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TWU Nursing Program Receives Dramatic Enrollment Growth Funding

2/6/04


DENTON — For the third consecutive year, the Texas Woman’s University College of Nursing has received dramatic enrollment growth funding. This year TWU will receive $222,205, bringing its three-year total to more than $1.8 million.

Senate Bill 572 offers several incentives to undergraduate nursing programs for retaining and enrolling more students. Among its provisions is one making available additional formula funding to programs that increase upper-level student credit hours by more than 3 percent from fall 2002 to fall 2003. TWU student credit hours increased by 10 percent — from 8,250 to 9,090 — during that period.

“We’re thrilled,” said Dr. Lucille Travis, interim dean of the TWU College of Nursing. “The funding will help TWU continue to produce the state’s top new nursing graduates.”

The TWU College of Nursing, celebrating its 50th anniversary in 2004, is the largest nursing program in the state with nearly 2,200 undergraduate and graduate students.

“TWU is dedicated to addressing Texas’ nursing shortage by preparing more nurses to enter the workforce,” said TWU Chancellor Dr. Ann Stuart. “In order to prepare more new nurses, the university has added faculty partially as a result of funding made available through SB 572. We also have initiated programs to attract new students, retain current students and train new nursing instructors. Our nursing program continues to have more applicants than the number of students we are able to admit.”

TWU has added six new teaching positions in the College of Nursing since 2000 to accommodate new upper-level students, juniors who have already completed two years of core class instruction and are ready to begin intensive nursing instruction and clinicals.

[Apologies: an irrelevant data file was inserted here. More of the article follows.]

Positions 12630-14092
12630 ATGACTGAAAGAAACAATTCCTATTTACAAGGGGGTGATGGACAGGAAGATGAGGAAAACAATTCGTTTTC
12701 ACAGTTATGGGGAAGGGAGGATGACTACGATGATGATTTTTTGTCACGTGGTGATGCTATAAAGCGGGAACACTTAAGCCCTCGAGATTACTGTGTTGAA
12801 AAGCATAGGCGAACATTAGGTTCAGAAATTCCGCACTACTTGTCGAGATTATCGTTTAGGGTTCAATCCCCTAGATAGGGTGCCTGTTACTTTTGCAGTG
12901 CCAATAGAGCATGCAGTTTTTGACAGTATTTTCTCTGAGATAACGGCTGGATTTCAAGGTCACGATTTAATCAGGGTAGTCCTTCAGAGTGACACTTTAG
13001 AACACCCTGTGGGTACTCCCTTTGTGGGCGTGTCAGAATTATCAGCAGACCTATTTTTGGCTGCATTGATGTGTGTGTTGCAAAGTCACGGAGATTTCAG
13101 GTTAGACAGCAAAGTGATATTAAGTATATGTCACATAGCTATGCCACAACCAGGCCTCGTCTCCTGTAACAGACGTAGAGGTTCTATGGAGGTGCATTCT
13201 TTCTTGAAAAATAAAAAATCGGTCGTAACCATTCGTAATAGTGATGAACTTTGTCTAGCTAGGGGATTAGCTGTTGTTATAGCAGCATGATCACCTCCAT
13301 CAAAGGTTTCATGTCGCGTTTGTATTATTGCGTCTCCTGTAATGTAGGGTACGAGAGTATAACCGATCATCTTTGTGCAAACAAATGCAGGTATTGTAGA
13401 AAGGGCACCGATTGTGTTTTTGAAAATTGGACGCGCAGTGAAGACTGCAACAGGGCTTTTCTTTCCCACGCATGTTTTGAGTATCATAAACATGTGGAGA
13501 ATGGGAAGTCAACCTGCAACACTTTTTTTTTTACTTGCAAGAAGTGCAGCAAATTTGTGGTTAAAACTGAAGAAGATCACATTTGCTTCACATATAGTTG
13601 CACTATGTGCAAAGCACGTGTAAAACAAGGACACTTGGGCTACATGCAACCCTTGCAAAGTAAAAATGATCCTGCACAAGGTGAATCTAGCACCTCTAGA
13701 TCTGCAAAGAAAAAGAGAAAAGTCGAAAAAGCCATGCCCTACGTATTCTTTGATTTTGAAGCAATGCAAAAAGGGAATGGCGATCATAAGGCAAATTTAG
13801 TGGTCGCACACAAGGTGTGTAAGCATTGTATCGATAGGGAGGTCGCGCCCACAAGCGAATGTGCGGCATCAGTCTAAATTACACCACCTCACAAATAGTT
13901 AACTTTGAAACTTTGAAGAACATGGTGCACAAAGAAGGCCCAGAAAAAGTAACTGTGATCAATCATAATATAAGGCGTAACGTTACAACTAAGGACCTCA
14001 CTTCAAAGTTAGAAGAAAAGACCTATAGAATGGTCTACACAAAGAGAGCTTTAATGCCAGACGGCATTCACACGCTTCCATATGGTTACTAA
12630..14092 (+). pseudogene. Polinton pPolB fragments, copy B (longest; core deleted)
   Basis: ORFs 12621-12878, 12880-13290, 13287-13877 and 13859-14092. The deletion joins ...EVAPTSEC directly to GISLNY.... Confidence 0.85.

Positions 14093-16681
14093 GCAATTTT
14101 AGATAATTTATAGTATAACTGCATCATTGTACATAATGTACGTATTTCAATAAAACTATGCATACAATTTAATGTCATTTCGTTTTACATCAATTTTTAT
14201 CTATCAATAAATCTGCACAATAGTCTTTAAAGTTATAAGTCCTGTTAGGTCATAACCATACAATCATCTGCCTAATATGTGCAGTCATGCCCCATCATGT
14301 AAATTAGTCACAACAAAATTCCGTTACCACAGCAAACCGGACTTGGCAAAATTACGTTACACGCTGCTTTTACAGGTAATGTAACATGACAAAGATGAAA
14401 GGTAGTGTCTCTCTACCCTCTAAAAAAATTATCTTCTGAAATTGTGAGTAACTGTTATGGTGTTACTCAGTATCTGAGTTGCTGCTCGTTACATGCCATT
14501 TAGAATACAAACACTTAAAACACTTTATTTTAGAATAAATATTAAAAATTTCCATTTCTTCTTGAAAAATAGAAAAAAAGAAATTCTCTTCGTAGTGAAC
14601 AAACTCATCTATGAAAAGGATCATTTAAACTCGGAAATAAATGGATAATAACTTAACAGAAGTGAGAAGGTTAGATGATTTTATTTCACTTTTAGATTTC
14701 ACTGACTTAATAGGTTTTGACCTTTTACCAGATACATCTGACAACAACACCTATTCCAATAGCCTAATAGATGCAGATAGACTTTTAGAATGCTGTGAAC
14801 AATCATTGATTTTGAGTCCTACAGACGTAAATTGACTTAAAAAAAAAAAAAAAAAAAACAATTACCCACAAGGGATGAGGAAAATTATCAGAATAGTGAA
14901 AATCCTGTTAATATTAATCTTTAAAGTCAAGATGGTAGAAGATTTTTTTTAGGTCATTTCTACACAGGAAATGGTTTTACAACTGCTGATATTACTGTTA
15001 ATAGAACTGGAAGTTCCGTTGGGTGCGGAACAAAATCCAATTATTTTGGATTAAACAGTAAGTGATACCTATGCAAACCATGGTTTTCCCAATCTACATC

Recent programs launched by the TWU College of Nursing include the Patient Simulation Laboratory Retention Project for senior-level undergraduate students who are at risk for dropping out because of a learning anxiety while interacting with patients. The students work with high-tech patient simulators to build their confidence, expand their knowledge and solidify their critical thinking skills. A variety of true-to-life scenarios — from heart attacks to giving birth — can be created using the patient simulators.

An accelerated degree program at TWU allows professionals who already have an undergraduate or graduate degree in a field other than nursing to earn a bachelor of science degree in nursing in as little as 13 months. The intensive undergraduate program, the first in the state, is offered on TWU’s Houston campus.

TWU’s Nurse Educator Web-Technology Outreach Network is designed to train nurses to become nursing instructors primarily through online courses. Nurses who want to teach can complete nearly two-thirds of their master’s or doctoral degrees, as well as post-master’s studies, online at TWU. Training more nursing instructors to teach undergraduate nursing students is a critical element to solving the nursing shortage. Nursing schools and colleges turn away hundreds of students each year because they do not have faculty to teach all the students who apply.

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For Further Information Contact:

Roy Kron
Director of News and Information
Tel: (940) 898-3456
e-mail: rkron@twu.edu